Today, with the wounds from the past year still not healed, the blood not yet washed away, we must remember that this land of Mumbai is a special land, and a sliver of hope runs through it. And, more importantly, that its inhabitants have within themselves the ability to make manifest an intelligence that will lead us from darkness to light.

Wishing you all a New Year filled with fresh hope to bring about positive change in our lives and the world. May the intelligence within each of you shine forth dispelling fear and insecurity, and may you live this year with courage and wisdom.

What she said. Thanks Athena for expressing it so well.

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- January 12, 2009 8:49 PM // India

Benny Lava And Globalization

In this day and age of easy multimedia dissemination, there's no real place to hide. On the 25th anniversary of Michael Jackson's Thriller, I went hunting for evidence of its influence on desi dance and Bollywood on YouTube. If anything, I found the South Indian film industry to be far more overt in their "homage." But globalization is a two way street and one particularly egregious copy of Michael's moves, once intended for a regional Indian film audience, is now available for all and sundry. In fact it was a huge viral video hit. By now you must have seen it already but here goes anyway:

Now, here's the part about the two way street: after it gained in popularity, YouTube users began taking the video and adding their own twist. Like farts. Or splicing in the original Thriller video such that you can now see the desi version with Jackson warbling on the soundtrack juxtaposed against Michael dancing with the audio from the Tamil soundtrack. The latter actually works better, IMHO:

The best remix, however, was done by popular YouTube prankster, buffalax. He added subtitles, not intentionally bad translations a la Wayne's World, but vaguely phonetically accurate transliterations with hilarious results:

This was a big hit by itself, garnering over 2 million views. Interested, I dug into buffalax's back catalog. He's done Punjabi bhangra as well (Daler Mehndi's video for Tunak Tunak but his greatest hit was for a dance sequence from South Indian star Prabhu Deva. It's a scene from the movie Pennin Manathai Thottu. Entitled Crazy Indian Video .. Buffalaxed, this clip was a monster YouTube hit, garnering around 3.7 million impressions:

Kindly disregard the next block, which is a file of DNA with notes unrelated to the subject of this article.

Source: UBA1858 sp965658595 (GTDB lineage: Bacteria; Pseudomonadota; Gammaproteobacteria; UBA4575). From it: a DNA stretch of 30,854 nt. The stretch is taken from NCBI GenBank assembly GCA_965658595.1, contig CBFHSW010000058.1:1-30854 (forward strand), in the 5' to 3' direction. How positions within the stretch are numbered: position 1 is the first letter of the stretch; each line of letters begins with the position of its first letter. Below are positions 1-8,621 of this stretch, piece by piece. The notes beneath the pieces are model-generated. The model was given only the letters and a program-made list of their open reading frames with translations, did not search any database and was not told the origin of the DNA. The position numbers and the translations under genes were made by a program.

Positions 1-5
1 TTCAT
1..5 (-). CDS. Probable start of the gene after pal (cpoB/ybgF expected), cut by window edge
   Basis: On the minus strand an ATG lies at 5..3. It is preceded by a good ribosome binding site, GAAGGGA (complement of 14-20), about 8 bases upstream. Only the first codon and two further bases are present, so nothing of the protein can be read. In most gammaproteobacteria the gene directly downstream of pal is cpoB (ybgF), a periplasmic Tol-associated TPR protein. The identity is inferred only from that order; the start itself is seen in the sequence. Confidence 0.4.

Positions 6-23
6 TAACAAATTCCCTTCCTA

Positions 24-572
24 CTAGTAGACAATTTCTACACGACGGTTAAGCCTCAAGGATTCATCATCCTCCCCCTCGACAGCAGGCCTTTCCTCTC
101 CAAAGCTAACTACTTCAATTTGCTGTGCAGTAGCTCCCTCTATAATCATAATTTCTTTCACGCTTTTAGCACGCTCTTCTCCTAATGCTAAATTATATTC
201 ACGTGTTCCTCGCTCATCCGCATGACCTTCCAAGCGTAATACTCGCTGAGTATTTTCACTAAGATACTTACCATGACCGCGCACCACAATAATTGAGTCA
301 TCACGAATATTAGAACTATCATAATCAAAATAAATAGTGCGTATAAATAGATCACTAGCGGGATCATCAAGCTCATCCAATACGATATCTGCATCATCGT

As you see in the opening credits, Buffalaxed has no idea about the context of the original video, nor does he care. His is a strictly phonetic deconstruction of the Tamil lyrics and it's brilliant. Blogger Pramodh writes:

Mike Sutton is a 24 year old dude from Ohio. His hobby is to find some foreign videos in YouTube and make up the lyrics just the way they might sound in English. The twist is that he makes the lyrics hilarious. And he calls himself Buffalax in YouTube. On August 18 2007 he relased a video and called it a "Crazy Indian Video Buffalaxed!" And in a few months its popularity in the internet went up so much that Urban Dictionary decided to add the term Benny Lava in their Lingo. So far it had 2+ Million views and still going strong.

Searching for views on Benny Lava, I found an interesting trend: bloggers (by and large non South Asian) and YouTube commentators found it to be hilarious. But some also noted their enjoyment of the actual dancing in the video itself. An interesting way of crossing over: come for the humor, stay for the moves. Pramodh adds:

Prabhu Deva the actor in the video is now known as Benny Lava all over the internet. Yesterday I was having a conversation with a friend who studies in Ohio. She said that some of the students performed the Benny Lava dance in her school.

This subtitling approach by buffalax has inspired others but by and large, it seems to be a one trick pony. Buffalax's recent efforts in other languages haven't really garnered anywhere near as many hits. Still, it's another example of the ebb and flow across cultural divides that a megabazaar like YouTube can produce.

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- February 15, 2008 1:45 PM // Bollywood , Dance , Diaspora , Humour , India

Foreign Films In India: 2007

"Arr mateys, prepare to be boarded!". Hollywood is having a banner year in India for 2007. Variety reports:

Boosted by other hits including "Spider-Man 3" and "Pirates of the Caribbean: At World's End," Hollywood's market share is tracking at around 8%-10% this year. That's whammo in a country with an all-powerful tradition of watching Bollywood and other local-language movies. And it compares well with a short while back when 3%-4% for Hollywood would have been considered good.

And why?

What's making the difference is India's hurtle toward economic modernity and the willingness of distribs to mix it up and experiment with such things as multiple-language dubbed versions.

The multiplexing of India is making more screens available, and an increasingly world-wise Indian population doesn't want to wait for entertainment that is available elsewhere.

As five or six screeners replace single theaters, there is much more choice for cinemagoers and room for programming diversity.